James Foley, US journalist, before execution, in a video released by IS on 19 August 2014. Image Source: Buzzfeed.
I have a friend, R., who is a retired British army colonel. He once said to me: "March is not the problem! Beware the Ides of August, when everyone goes away on holiday. That's when the real trouble happens, when no one is at the helm." After that, I paid more attention to what happens in the second half of August.
News stories ebb and flow as the MSM turn their attention from one item to the next. They create the false impression that one issue disappears while another suddenly intensifies. Ebola flares up alongside the crisis in the Ukraine. Those stories subside, combined with a ceasefire in Gaza, which draws attention to Ferguson, Missouri. This morning, Ferguson quietened, following news of the beheading of American journalist James Foley by the Islamic State (IS/ISIL/ISIS).
The MSM initially covered the Foley story with numbing euphemisms such as 'risks journalists follow in conflict zones.' The Guardian was more concerned, citing 'outrage' and a need to identify James Foley's British executioner, who was obviously chosen to spread even more fear in the west. The euphemisms are a sign of fear. But this was the organization that even frightened Al Qaeda - until its Yemen affiliate decided formally to join forces with IS on 19 August (see report here).
MSM journalists' rationale for downplaying IS is that not reporting on IS deprives the group of media sway; the MSM outlets refuse to be commandeered into becoming IS mouthpieces. However, the flip side of this decision is that the mass of people - unless they search online - do not know what is going on at all!
MSM coverage misleads further, because all these news stories are ongoing and interrelate. Twitter surged to cover Ferguson's police brutality, witnessing the rise of America's police state. Michael Brown's shooting in Missouri also confirmed Obama's individual significance. His presidency marks a turning point in the history of race in America. The only problem is that troubles in Ferguson just happen to coincide with the total failure of Obama's foreign policy.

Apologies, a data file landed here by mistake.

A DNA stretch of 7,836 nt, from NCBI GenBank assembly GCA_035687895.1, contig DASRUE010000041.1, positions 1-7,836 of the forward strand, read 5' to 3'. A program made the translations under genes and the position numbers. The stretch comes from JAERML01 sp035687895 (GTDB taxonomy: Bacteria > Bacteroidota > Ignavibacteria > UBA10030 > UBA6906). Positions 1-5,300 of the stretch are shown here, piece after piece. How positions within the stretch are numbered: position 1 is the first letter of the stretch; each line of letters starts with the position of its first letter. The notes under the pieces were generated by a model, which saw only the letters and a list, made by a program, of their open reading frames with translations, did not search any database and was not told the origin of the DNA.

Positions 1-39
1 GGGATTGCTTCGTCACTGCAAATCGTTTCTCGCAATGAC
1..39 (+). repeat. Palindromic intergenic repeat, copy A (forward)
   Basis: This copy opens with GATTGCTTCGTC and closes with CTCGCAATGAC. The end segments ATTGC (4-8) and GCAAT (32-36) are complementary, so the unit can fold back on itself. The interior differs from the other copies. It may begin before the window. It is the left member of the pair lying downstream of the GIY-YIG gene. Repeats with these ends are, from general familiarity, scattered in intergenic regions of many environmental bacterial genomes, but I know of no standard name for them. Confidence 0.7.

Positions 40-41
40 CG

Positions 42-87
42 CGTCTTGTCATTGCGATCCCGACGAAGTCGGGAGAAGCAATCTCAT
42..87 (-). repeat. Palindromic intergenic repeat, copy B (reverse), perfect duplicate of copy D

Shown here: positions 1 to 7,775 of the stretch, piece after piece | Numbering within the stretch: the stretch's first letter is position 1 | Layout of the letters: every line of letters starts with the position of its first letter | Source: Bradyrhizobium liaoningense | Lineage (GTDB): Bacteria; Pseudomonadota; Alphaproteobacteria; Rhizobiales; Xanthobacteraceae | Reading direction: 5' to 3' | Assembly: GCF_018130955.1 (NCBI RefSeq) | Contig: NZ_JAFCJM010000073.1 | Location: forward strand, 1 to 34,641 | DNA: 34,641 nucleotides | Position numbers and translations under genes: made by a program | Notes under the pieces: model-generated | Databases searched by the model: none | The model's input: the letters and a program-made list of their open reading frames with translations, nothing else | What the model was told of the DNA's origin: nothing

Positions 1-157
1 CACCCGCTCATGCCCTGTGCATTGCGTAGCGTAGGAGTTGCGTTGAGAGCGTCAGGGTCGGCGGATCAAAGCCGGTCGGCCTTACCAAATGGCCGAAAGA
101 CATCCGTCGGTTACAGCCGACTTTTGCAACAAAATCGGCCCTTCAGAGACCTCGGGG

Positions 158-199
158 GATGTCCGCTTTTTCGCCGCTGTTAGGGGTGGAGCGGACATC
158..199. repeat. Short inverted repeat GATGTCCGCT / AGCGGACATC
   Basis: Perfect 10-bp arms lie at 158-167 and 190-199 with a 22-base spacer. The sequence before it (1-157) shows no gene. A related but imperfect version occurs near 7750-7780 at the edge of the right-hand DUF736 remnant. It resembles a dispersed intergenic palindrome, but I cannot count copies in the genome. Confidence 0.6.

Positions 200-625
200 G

The media seamlessly divert attention from foreign to domestic affairs without acknowledging what that diversion means. In a similar way, Clinton's 1998 impeachment during the Monica Lewinsky scandal obscured his foreign policy failures in Africa in the 1990s. One could argue that those failures helped pave the way to 9/11.
There is a reason why Putin now flexes his muscles in the Ukraine, whereas in 2002, Russia's relations with NATO were cordial. In 2010, the Moscow Times commented on why Russia will never join NATO. It boiled down to Russia's refusal to mingle domestic democratic accountability with foreign policy:
NATO requires that its members have civilian and democratic control over their armed forces. This is a fundamental princip[le] that allows for military integration and inter-operability among members. Although NATO countries have different political systems — some are presidential republics, others are parliamentary — they all have transparent defense budgets and public and legislative oversight over their countries’ military affairs. This includes independent investigations into military failures and abuses, parliamentary control over how funds are allocating — or not allocated — for weapons programs and constitutional checks and balances on a leader’s ability to send troops to fight in foreign military operations. In Russia, however, civil control over the military is anathema to the basic principles of Prime Minister Vladimir Putin’s vertical power structure, which has effectively folded all three branches of power into one huge executive branch. Any autocratic power, by definition, rejects public accountability in all spheres of government — and this is particularly true for its armed forces.
Obama's passivity in this gathering storm confuses even his critics who expect him to do nothing. The trouble lies in the extended domestic sensibility America brings to its foreign politics. While Obama is emblematic of everything the Americans struggle with when they look inward, he has also epitomizes everything they struggle with when they look outward. How can this superpower, founded in revolutionary anti-imperialism, accept its mantle as an imperial global superpower? Many Americans reject any imperial legacy as uncivilized, autocratic and cruel. The president of the republic cannot become caesar. Progressive Americans demand at the very least that American foreign policy function as an arm of domestic values. Meanwhile, America's critics regard the US as a hypocritical power because it often acts well beyond that domestic democratic remit; and critics see the USA spouting democratic cant while secretly, tactically promoting vicious dictatorships.
How can Obama respond to the Islamic State? As a domestically-minded superpower, America is trapped between the Devil and the Deep Blue Sea. Whether they are hawks or doves, Americans can't win. No mindset of small town democracy, with its civic and legal orthodoxies, will defeat the people who executed James Foley and who have tortured people across Syria and Iraq. The US cannot meet IS actions with hand-wringing, moral pleas and media blackouts. But if America moves ruthlessly to crush these brutal opponents, the USA becomes an agent of chaos, a torturer, a democracy that betrayed its best values. Others would argue that it is the USA itself that pulls the strings behind the curtains of conflict. It is one of the oldest problems in the book. Power corrupts. The American position changes depending on perspective. But whatever perspective on the USA you may take, one thing has happened that no one expected: America has found a way through.